Its location on the Han River helped give Danjiangkou the seeming good fortune to be chosen as a keystone in China’s solution to a worsening water crisis. Starting next year, about 9.5 billion cubic meters (335.5 billion cubic feet) of water from the Danjiangkou Reservoir will travel from here to over 100 cities—including Beijing—in northern China, where water is scarcer than in the south. Signs in the town proclaim it to be the “fount head” of the central route of the South-North Water Diversion Project (SNWDP).
While such incomplete transformations are a common phase in democratisation processes, the range of Egyptian interests in Libya must be protected despite the partial, unfinished democratic change. Egypt is bound to economic, political and border security interests in Libya. Economically, there are Libyan investments in Egypt that are close to $1 billion ($864 million in 2008). What’s more crucial than the Libyan investments in Egypt is the enormous Egyptian workforce in Libya.
Imagine a railroad linking the great industries of South Korea with Europe. The dream might some day come true as the South drafts elaborate plans for shipping goods through North Korea’s Rason special economic zone adjacent to the North’s 10-mile-long Tumen River border with Russia. The South Koreans have the enthusiastic support of the Russians, who have long dreamed of shipping goods by rail from South Korean factories, through North Korea and then onto the trans-Siberian railway.
“Taking the Gulf Cooperation Council to a political abyss serves nobody’s interests. The peoples and leaders of the GCC member states should have a clear awareness of just how lethal a threat the abyss politics pose to everyone,” said Dr Yousuf Al Hassan, a leading Emirati political analyst. “Qatar could face sanctions clamped by the Gulf countries, including the closing of borders with Qatar, and airspace to it if Doha doesn’t stop supporting the Muslim Brotherhood,”.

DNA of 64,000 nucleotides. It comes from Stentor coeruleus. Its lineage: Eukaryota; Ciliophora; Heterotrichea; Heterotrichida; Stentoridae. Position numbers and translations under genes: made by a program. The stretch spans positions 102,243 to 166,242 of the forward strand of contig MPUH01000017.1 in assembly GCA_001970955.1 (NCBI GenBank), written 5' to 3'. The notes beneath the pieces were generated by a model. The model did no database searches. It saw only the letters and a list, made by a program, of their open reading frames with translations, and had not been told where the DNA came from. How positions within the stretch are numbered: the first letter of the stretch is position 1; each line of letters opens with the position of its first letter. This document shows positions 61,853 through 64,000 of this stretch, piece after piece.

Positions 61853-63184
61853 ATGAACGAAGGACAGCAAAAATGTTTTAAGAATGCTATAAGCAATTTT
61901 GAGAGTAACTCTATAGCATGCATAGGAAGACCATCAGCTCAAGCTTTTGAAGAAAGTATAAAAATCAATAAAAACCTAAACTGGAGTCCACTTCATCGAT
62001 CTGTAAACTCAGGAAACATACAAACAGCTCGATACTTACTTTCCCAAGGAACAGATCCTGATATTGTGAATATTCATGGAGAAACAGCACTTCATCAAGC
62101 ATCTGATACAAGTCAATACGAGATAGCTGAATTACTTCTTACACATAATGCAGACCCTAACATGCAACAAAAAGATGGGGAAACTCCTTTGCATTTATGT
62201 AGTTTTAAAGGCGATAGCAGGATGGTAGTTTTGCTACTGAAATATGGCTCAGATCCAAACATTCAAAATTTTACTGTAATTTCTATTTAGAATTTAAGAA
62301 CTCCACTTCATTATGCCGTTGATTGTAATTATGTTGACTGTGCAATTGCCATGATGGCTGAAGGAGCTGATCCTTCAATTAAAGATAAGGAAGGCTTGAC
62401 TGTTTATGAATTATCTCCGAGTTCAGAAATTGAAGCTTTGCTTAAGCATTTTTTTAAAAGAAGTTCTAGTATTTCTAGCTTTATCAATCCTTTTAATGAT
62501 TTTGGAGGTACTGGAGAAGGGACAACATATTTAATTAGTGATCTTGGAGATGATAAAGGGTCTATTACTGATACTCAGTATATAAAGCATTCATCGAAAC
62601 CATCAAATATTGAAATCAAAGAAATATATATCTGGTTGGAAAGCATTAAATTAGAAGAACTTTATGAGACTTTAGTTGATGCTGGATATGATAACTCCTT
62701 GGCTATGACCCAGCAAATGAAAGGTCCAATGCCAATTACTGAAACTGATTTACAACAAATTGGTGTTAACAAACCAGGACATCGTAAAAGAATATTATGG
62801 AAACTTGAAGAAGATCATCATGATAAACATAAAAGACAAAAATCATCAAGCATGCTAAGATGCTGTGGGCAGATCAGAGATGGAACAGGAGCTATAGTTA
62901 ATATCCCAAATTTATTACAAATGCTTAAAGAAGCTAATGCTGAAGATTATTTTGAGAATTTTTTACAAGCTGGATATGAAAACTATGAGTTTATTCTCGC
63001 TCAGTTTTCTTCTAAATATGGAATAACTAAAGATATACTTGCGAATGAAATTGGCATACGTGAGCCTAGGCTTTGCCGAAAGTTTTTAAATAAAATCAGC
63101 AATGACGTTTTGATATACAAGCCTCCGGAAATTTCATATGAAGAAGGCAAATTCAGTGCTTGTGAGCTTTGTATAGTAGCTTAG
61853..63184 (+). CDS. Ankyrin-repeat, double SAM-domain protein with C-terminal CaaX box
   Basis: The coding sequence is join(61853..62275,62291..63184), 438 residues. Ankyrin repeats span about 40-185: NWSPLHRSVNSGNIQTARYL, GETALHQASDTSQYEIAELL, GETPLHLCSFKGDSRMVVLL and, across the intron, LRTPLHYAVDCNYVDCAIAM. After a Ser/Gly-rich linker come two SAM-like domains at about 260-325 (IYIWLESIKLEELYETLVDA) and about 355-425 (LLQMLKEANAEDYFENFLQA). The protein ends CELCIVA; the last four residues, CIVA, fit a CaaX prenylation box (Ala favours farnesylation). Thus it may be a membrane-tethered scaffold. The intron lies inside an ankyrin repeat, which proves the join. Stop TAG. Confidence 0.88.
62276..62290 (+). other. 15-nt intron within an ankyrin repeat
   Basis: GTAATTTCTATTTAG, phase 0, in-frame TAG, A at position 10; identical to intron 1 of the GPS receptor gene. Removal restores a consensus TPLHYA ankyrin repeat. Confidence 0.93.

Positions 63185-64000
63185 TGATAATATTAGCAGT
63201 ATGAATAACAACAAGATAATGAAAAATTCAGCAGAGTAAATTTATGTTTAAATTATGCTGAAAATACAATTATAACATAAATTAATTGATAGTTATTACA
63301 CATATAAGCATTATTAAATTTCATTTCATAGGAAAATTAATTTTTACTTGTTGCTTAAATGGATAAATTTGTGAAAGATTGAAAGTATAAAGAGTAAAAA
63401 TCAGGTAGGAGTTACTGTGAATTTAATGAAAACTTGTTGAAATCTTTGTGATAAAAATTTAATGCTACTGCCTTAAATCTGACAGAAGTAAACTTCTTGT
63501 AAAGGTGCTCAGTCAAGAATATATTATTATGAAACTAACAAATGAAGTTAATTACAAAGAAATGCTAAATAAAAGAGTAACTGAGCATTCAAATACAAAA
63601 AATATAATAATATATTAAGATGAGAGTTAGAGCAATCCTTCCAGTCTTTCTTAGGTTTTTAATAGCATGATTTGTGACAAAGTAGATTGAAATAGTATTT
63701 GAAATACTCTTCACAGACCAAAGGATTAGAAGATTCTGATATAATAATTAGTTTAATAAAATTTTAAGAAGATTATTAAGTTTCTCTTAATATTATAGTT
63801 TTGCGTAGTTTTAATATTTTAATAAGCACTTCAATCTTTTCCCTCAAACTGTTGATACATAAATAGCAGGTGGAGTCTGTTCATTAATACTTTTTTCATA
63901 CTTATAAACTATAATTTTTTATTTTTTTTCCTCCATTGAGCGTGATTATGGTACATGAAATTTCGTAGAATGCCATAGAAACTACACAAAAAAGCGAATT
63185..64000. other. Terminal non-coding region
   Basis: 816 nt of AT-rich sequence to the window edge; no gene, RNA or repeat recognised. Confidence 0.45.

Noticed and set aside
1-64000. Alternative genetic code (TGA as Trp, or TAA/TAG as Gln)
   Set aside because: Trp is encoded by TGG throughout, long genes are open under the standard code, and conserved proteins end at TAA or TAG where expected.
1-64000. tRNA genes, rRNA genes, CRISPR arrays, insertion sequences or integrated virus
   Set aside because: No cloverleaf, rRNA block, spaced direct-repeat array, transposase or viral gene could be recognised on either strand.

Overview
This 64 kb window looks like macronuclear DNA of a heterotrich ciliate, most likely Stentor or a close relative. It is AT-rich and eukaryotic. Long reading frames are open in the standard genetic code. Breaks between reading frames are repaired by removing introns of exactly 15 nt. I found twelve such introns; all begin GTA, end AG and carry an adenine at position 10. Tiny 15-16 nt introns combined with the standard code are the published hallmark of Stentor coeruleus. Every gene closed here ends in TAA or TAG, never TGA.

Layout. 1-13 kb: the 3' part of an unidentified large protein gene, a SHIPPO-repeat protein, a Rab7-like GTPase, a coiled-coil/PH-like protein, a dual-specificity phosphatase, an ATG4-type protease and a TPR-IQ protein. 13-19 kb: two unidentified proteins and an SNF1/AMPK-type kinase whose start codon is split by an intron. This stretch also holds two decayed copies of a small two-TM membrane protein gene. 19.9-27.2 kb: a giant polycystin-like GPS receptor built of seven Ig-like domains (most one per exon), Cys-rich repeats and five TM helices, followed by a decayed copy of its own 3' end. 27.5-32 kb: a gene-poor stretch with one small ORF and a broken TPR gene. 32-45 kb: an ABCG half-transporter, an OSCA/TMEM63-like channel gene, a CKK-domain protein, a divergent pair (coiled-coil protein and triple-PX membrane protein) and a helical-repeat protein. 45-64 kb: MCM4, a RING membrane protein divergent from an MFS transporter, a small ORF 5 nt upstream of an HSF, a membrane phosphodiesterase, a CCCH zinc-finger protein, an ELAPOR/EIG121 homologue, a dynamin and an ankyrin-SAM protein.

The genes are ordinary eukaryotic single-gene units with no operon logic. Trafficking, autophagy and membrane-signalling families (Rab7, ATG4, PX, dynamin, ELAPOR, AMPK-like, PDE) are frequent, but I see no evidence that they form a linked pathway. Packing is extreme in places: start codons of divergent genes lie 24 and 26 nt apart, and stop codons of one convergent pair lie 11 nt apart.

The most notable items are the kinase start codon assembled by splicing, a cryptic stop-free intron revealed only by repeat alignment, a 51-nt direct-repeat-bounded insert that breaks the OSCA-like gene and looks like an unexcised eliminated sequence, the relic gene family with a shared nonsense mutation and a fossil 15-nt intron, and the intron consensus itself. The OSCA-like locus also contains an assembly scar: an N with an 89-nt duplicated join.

Saudi Arabia wants to have Egypt included in the Gulf Cooperation Council, a regional grouping of Arab countries overlooking the Arab Gulf, according to an Arab diplomatic source. The source, who spoke on condition of anonymity, told Anadolu Agency that a Saudi official had notified Egyptian government officials of the Saudi tendency during an Arab League meeting in Cairo. The Saudi official said his country would make the proposal during the upcoming Arab Summit.
A squad of 100 newly-minted Somali commandos are ready to hit the streets following the end of a nine-month training course run by American trainers. Nicknamed Danab (lightning) due to their newly-acquired skills, the commandos are expected to significantly beef up the security effort in the capital Mogadishu which has in recent weeks grappled with a spate of terror attacks.
At a time when India’s “look east” policy has come of age, expanding into the wider Indo-Pacific region, the absence of seamless connectivity with its neighbourhood has become a glaring lacuna. For India, cooperation in the Bay of Bengal region has the potential to bring the northeastern region of India centrestage by strengthening connectivity, as the easier access would aid in its the development.
Mauritius and Seychelles will soon join the Indian Ocean trilateral group on maritime security. After the third meeting of the trilateral -which includes India, Sri Lanka and Maldives – NSA Shivshankar Menon said the informal grouping now has a system to monitor activities in the Indian Ocean, conduct search and rescue operations and counter piracy among other things. The grouping is an avenue to enhance India’s power in the region at a time when China is stepping up its naval activities.